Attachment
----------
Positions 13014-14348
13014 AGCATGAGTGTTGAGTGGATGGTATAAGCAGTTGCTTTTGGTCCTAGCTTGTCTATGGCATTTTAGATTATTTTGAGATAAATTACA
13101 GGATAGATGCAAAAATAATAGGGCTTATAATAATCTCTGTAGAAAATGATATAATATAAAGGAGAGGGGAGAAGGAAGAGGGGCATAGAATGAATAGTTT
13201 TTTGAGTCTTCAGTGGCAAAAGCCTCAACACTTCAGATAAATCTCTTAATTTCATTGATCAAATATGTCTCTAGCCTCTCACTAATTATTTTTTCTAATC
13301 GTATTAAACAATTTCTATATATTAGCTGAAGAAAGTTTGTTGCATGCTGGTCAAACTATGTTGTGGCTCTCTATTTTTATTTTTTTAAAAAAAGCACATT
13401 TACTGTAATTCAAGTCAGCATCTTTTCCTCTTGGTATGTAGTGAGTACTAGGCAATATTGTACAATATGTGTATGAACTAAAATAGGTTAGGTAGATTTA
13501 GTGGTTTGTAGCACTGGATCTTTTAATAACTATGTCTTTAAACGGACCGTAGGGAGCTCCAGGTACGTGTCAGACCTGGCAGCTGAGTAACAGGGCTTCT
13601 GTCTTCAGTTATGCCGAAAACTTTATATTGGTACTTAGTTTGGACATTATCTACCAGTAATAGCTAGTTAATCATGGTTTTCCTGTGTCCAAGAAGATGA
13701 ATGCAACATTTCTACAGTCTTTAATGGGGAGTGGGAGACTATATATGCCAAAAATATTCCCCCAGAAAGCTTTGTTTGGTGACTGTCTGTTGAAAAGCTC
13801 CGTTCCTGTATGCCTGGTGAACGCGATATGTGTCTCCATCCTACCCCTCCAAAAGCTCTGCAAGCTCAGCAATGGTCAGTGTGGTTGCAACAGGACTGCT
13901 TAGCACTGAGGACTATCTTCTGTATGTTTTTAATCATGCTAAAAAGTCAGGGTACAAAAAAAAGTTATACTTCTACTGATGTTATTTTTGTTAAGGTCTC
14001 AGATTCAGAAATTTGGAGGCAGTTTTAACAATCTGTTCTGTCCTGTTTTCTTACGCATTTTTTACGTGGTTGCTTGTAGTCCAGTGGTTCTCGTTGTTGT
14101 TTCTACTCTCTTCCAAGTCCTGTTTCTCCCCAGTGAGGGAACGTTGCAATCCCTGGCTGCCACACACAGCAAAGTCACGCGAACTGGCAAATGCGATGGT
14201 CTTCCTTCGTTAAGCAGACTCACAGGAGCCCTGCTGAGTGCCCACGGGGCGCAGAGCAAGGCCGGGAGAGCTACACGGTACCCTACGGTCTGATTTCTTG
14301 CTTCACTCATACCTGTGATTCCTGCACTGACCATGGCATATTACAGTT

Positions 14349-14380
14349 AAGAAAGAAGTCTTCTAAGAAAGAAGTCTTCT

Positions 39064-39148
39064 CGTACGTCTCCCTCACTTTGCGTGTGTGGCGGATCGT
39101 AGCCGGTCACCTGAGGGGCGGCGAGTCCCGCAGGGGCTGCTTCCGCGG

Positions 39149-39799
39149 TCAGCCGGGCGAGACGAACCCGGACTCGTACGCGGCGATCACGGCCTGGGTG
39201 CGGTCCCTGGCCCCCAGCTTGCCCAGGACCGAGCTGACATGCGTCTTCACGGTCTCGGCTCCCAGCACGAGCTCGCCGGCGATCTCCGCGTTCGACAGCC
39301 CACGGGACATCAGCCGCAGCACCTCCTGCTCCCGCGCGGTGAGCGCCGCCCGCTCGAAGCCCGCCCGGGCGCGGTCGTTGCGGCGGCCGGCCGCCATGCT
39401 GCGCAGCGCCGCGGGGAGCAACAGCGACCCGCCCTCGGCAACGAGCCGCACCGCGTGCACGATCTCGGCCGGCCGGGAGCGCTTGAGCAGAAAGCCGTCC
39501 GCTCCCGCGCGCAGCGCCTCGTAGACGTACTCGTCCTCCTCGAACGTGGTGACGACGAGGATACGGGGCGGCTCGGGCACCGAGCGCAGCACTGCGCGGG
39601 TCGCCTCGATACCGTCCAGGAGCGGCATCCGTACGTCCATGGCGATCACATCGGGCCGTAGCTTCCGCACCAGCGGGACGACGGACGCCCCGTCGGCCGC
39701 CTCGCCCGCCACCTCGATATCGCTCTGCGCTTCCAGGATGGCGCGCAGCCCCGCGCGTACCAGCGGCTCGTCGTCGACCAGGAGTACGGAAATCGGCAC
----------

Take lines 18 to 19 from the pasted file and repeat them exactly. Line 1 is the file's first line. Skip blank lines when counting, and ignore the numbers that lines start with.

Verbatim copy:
Positions 39064-39148
39064 CGTACGTCTCCCTCACTTTGCGTGTGTGGCGGATCGT